I will always think of him and his big, curious eyes. He was a good kid. I didn’t see him very often, granted, but when I did it was obvious he was a pretty easy-going child. His face was charming and though he was a boy, it was also lovely.

 

Mister and I saw him and his parents through their cousin, who happens to be our friend. All the way around, they’re an immensely likable family. After crossing paths with them, we often commented about how nice they are and how good it was to have talked with them.

 

Time inches along (or runs at breakneck speed) and sometimes we lose touch with folks. It happens. A month or so ago, when I read about young Christopher’s recent diagnosis of a rare cancer, I was shocked not only to learn of his illness, but also to see he was already 12 years old. Reading about his struggles was heartbreaking. Knowing that sweet kid added a layer of ache. I mean, no one wants to think of sick children. But they’re out there, in numbers far too great to ever make sense. And I suppose all of us have at least known a child struggling with illness. Many of you have been responsible for tucking them in at night.

 

I tell you all this because young Christopher lost his battle with cancer late last week. That beautiful boy is gone too soon. And there is nothing I nor anyone else who knew him can do about it. I’ve prayed, along with many, many others. I know fundraisers have taken place and I know meals have been prepared and delivered. Honestly, those are the only things we can do. And that sucks. Christopher’s family is surely appreciative, but they are also surely digging through levels of hell I cannot  imagine. They’re good people. How they’ll deal with this is beyond me.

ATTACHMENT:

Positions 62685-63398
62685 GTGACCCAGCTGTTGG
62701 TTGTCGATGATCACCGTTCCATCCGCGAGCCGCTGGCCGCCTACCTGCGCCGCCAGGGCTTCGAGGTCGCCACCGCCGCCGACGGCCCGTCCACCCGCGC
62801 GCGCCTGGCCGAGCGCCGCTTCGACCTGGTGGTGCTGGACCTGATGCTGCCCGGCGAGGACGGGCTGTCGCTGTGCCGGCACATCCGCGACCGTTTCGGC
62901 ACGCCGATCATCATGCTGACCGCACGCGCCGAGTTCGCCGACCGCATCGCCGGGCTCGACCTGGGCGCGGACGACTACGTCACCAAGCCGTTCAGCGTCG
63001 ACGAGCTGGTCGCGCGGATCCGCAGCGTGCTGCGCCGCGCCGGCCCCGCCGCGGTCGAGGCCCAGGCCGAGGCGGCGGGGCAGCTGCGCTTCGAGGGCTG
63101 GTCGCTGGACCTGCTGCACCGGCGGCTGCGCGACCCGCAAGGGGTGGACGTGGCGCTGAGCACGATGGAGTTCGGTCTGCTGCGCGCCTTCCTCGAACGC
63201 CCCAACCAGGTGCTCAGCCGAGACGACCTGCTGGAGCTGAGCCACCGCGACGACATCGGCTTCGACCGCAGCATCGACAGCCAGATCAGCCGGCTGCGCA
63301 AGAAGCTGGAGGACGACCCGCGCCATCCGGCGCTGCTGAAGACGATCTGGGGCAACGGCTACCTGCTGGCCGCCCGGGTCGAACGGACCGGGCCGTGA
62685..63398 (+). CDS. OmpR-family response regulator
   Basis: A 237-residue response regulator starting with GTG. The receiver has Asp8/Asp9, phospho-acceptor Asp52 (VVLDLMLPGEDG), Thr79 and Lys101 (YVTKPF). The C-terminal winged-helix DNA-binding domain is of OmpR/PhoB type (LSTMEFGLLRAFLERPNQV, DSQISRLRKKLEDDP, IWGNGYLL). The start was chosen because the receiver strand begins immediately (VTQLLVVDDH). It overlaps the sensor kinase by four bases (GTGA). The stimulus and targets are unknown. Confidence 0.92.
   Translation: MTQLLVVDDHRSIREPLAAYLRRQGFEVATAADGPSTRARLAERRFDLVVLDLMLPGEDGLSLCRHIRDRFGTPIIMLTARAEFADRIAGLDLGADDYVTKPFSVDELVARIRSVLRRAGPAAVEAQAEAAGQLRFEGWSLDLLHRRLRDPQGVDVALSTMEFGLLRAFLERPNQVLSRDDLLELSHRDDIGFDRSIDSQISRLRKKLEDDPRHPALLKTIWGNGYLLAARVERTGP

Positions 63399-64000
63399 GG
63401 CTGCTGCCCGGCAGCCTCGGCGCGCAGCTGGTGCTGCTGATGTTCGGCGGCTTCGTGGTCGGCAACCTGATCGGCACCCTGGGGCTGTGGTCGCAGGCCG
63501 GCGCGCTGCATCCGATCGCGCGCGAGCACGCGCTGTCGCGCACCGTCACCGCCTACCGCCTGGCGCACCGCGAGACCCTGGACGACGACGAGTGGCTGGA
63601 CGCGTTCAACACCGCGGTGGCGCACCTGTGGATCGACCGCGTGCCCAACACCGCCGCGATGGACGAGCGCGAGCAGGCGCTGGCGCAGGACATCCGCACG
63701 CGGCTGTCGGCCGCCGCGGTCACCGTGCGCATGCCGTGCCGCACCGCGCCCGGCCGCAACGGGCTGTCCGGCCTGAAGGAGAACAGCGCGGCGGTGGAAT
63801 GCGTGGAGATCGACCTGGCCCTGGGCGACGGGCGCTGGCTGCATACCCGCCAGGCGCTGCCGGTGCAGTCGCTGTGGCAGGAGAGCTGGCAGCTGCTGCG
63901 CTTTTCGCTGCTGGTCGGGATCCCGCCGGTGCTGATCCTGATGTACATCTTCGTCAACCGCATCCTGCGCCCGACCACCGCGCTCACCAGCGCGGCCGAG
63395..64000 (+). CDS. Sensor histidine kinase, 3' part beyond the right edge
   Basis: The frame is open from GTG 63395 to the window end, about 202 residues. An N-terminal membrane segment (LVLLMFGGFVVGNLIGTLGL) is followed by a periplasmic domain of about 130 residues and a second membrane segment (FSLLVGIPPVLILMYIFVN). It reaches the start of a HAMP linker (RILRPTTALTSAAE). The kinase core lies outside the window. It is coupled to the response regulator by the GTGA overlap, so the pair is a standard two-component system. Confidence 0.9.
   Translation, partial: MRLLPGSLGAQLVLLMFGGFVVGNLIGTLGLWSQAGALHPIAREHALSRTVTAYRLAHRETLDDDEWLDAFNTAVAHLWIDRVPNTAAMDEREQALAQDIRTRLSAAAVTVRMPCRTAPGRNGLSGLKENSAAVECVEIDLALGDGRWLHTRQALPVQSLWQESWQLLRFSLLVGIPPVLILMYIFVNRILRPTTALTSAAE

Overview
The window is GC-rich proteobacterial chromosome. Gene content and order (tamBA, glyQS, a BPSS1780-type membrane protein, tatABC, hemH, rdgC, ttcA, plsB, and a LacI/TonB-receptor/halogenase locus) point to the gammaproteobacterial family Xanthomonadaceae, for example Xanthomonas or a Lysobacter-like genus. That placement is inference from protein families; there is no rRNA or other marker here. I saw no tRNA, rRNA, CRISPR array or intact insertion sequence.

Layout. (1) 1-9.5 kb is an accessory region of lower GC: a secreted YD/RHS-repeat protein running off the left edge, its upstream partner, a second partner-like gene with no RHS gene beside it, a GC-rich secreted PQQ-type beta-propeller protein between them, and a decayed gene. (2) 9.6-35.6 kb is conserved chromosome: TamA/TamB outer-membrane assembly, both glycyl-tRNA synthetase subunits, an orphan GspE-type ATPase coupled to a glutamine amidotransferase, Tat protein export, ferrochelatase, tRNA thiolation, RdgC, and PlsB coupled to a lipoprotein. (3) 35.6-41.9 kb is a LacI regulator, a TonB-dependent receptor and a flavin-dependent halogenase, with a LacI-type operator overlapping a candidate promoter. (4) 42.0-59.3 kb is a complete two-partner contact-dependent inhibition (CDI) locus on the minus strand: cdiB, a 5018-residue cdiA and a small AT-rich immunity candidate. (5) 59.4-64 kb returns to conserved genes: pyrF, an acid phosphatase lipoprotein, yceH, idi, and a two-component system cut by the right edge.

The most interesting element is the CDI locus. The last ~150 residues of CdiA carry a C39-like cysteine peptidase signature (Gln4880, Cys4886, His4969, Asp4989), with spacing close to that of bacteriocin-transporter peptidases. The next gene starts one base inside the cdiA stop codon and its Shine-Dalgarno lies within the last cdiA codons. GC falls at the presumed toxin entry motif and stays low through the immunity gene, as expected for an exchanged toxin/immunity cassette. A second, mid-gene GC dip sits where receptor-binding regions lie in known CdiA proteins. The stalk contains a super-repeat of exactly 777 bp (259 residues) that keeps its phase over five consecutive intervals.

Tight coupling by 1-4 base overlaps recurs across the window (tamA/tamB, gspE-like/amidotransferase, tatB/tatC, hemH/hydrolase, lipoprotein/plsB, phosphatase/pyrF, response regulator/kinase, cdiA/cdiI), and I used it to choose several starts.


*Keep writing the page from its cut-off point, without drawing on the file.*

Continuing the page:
One day at a time, I suppose. Maybe hour by hour. Remembering to breathe. Caring for their younger son, Christopher’s brother. Hopefully caring for themselves. Eventually. For right now, in the newness of this strange, unbearable loss, I imagine their bodies are simply trying to function. Hearts trying to beat and not crumble. Blood trying to flow and not harden. Souls trying to maintain and not shrink. Co-existence. That may be the goal, to co-exist with the pain of loss. Again, I don’t know. I’m only imagining.

 

There’s no real guide for navigating loss of this magnitude. Sure, books have been written. And maybe they help. I hope so anyway. For now, I continue to pray for Christopher’s dear family. That is, after all, the only thing I can do. And it will never be enough.

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